Kant's Kingdom of Ends

This is a hypothetical state of being in which Kant assumes that all individuals should be subject to common laws only if they consent to them (Kant, 1785). It is a state of being composed of rational individuals capable of deliberating over issues around and within them. Kant (1785) says that for these individuals to achieve this kingdom, then they must first form common laws which should be universal and that every individual must conform to them. The laws being universal can be used to judge every individual’s actions within this kingdom.

Kant’s kingdom of ends seems to be a very virtuous kingdom with no rulers or subjects. This is because; the individuals in this kingdom have their own sovereignty when making the universal laws and then become subjects of the same law thereafter. Every individual is compelled to be a subject as no individual come can survive on their own. This means therefore that the kingdom would be very just and fair as every person’s actions are judged according to the universal law. This means that no individual can surpass the law and thus fair and equal justice to all. This state of being is virtually none existent as evidenced in many human societies where there are some individuals who live a higher life than others and who are never subject to the laws set.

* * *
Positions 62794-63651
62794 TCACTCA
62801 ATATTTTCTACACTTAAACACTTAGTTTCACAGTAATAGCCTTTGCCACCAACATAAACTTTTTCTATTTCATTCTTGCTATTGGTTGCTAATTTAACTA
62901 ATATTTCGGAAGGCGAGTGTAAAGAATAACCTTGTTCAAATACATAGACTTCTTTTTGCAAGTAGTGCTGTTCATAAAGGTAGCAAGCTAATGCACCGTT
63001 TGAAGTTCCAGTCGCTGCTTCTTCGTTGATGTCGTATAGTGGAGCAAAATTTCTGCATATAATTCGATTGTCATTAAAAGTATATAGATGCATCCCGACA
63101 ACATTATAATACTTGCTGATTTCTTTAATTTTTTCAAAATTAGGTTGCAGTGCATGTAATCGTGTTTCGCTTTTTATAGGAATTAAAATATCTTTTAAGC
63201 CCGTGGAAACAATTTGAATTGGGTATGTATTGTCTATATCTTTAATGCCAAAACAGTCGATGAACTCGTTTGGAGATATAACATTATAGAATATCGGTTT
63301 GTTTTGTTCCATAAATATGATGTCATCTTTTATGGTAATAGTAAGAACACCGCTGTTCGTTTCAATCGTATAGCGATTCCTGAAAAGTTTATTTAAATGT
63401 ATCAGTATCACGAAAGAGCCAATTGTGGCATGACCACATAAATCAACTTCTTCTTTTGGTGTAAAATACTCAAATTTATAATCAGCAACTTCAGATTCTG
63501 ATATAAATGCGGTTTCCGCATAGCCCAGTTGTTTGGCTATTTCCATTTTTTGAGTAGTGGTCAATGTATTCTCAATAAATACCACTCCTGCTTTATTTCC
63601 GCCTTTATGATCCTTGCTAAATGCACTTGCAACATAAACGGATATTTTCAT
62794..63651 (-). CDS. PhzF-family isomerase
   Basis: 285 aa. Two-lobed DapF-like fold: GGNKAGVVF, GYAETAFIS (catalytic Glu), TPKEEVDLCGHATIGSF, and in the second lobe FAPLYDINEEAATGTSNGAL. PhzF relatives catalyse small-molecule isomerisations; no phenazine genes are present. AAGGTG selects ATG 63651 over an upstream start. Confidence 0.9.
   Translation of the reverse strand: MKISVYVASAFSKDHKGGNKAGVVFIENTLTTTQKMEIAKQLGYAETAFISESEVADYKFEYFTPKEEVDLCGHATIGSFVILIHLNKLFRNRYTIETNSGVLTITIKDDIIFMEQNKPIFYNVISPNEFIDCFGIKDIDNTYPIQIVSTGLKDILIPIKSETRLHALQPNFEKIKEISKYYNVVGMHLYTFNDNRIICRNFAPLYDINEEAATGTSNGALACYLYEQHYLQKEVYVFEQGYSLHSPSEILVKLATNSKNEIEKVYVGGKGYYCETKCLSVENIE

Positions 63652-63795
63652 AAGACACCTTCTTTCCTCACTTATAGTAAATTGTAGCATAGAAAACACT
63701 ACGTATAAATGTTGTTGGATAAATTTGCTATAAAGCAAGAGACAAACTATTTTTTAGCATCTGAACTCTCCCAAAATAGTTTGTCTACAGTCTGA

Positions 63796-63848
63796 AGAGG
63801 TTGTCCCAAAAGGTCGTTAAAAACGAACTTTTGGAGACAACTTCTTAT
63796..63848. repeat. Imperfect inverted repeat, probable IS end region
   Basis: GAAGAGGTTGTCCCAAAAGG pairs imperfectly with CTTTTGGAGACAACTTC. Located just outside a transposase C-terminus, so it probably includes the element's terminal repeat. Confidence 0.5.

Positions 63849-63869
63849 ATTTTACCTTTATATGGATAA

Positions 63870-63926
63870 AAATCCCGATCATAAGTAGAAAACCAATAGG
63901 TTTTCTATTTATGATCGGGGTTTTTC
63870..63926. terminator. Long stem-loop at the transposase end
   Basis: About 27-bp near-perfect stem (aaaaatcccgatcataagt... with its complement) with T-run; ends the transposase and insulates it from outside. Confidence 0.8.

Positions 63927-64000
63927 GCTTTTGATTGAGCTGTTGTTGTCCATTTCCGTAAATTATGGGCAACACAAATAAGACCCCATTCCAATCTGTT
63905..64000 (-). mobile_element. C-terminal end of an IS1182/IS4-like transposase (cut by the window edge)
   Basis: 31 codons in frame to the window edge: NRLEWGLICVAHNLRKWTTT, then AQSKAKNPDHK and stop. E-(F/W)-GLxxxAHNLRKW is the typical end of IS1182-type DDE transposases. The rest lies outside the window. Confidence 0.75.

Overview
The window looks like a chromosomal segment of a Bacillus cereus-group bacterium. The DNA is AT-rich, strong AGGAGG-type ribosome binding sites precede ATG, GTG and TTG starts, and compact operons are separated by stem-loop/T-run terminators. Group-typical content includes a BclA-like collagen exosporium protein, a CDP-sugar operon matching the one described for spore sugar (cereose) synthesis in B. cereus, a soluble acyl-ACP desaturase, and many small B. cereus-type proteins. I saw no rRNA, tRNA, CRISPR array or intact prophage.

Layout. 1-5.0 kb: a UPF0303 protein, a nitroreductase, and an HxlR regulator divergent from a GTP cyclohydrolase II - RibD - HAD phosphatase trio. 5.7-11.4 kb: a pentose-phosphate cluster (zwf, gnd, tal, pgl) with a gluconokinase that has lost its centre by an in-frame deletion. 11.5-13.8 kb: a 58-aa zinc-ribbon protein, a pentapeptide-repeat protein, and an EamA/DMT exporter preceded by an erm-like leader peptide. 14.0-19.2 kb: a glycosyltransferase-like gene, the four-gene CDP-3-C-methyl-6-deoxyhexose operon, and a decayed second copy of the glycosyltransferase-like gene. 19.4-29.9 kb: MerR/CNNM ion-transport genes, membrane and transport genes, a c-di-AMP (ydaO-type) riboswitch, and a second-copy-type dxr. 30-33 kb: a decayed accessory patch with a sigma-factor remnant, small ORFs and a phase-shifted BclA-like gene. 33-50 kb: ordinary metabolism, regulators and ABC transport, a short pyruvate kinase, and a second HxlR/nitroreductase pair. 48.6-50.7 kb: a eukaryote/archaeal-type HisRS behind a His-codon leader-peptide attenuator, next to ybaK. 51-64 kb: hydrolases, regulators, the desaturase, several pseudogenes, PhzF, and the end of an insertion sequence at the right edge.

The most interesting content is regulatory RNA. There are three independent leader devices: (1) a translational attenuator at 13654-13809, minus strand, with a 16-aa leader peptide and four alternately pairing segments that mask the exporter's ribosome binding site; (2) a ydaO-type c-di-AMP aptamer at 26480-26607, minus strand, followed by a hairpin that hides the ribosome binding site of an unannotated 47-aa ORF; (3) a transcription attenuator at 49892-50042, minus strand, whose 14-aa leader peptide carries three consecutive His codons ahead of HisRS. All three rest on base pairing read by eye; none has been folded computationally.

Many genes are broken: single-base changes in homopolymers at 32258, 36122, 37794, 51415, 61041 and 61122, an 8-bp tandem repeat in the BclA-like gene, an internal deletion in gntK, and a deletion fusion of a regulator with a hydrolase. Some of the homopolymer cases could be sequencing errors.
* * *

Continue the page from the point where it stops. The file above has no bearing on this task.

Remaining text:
It is next to impossible to base laws to categorical imperative as Kant asserts since the laws of nature enable some beings to be more powerful than others. A universal law would require a standard form of being. Such is none existent in the human society. Much as humans who also have an individual and subjective nature would want such a state of being, it would not be possible. The concept of survival for the fittest still holds relevance to date in the human society.

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